Fig. 1: The visual images and class prototypes provided for several classes in benchmark dataset AWA2 [51].

To solve this problem, Zero-Shot Learning (ZSL) [37, 55, 7, 39, 52, 14, 44, 23]

is proposed. The goal is to recognize data belonging to the classes that have no labeled samples. Since its inception, it has become a fast-developing field in machine learning with a wide range of applications in computer vision. Due to lack of labeled samples in the unseen class domain, auxiliary information is necessary for ZSL to transfer knowledge from the seen to the unseen classes. As shown in Fig. 

1, existing methods usually provide each class with one class prototype derived from text

(e.g., attribute vector 

[24, 29, 30] or word vector [1, 15, 46]). This is inspired by the way human beings recognize the world. For example, with the knowledge that “a zebra looks like a horse, and with stripes”, we can recognize a zebra even without having seen one before, as long as we know what a “horse” is and how “stripes” look like.

Despite achieving outstanding performance on general recognition tasks, state-of-the-art classifiers remain highly vulnerable to small, imperceptible, and adversarial perturbations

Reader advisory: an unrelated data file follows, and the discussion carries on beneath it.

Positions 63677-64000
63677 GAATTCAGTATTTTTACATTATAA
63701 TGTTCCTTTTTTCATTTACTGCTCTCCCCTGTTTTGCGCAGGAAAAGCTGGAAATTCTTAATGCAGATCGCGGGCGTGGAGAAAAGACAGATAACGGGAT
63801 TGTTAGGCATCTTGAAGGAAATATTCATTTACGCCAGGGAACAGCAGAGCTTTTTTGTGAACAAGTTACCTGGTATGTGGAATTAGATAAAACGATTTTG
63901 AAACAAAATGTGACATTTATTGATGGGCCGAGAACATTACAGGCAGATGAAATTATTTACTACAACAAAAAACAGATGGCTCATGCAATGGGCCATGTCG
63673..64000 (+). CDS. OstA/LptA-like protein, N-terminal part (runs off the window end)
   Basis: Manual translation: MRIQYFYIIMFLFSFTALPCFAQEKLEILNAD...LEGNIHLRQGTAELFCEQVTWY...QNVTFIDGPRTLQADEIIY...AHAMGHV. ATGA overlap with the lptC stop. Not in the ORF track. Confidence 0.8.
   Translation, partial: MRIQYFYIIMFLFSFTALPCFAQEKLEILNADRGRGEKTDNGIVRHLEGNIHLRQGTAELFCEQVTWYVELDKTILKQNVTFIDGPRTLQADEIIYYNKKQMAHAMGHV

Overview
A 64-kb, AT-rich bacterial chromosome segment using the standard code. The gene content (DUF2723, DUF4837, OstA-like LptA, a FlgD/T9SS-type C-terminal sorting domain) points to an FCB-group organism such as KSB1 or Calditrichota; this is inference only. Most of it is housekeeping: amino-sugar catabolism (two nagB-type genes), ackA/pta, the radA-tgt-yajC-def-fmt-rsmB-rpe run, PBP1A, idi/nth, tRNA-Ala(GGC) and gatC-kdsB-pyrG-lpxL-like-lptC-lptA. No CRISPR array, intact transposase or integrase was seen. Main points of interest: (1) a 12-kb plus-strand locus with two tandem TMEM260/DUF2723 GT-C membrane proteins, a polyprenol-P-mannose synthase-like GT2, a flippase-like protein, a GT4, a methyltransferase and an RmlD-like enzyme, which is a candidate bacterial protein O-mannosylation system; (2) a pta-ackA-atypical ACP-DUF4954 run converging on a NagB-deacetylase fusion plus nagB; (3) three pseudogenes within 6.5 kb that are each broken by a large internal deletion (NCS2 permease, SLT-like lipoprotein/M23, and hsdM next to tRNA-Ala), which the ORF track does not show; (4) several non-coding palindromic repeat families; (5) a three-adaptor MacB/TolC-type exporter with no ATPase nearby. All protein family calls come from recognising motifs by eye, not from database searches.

[13]

. This vulnerability in the ZSL scenario is also inevitable, where an unseen object is transformed by an undetectable amount. It may be even easier to be attacked for ZSL models compared with normal supervised learning models, since 

[43] has proved that adversarially robust generalization requires more data, while there does not exist any training data for unseen classes in ZSL. In particular, while people mostly care about the transferability and discriminability, the robustness of ZSL models is usually ignored though it is also extremely important. We have empirically proved the adversarial perturbations in zero-shot recognition are more intricate to be addressed by existing ZSL models. This comes from the fact that without labeled samples in the unseen class domain, ZSL models need to transfer knowledge not only from the seen to the unseen classes, but also from the clean to the adversarial examples with unknown adversaries. Consequently, it is difficult and risky to apply such fragile ZSL models in practice, especially in security-critical areas. For example, if we use a zero-shot activity recognition model in self-driving cars, adversarial examples of those unseen activities could allow an attacker to cause the car to take unwanted actions.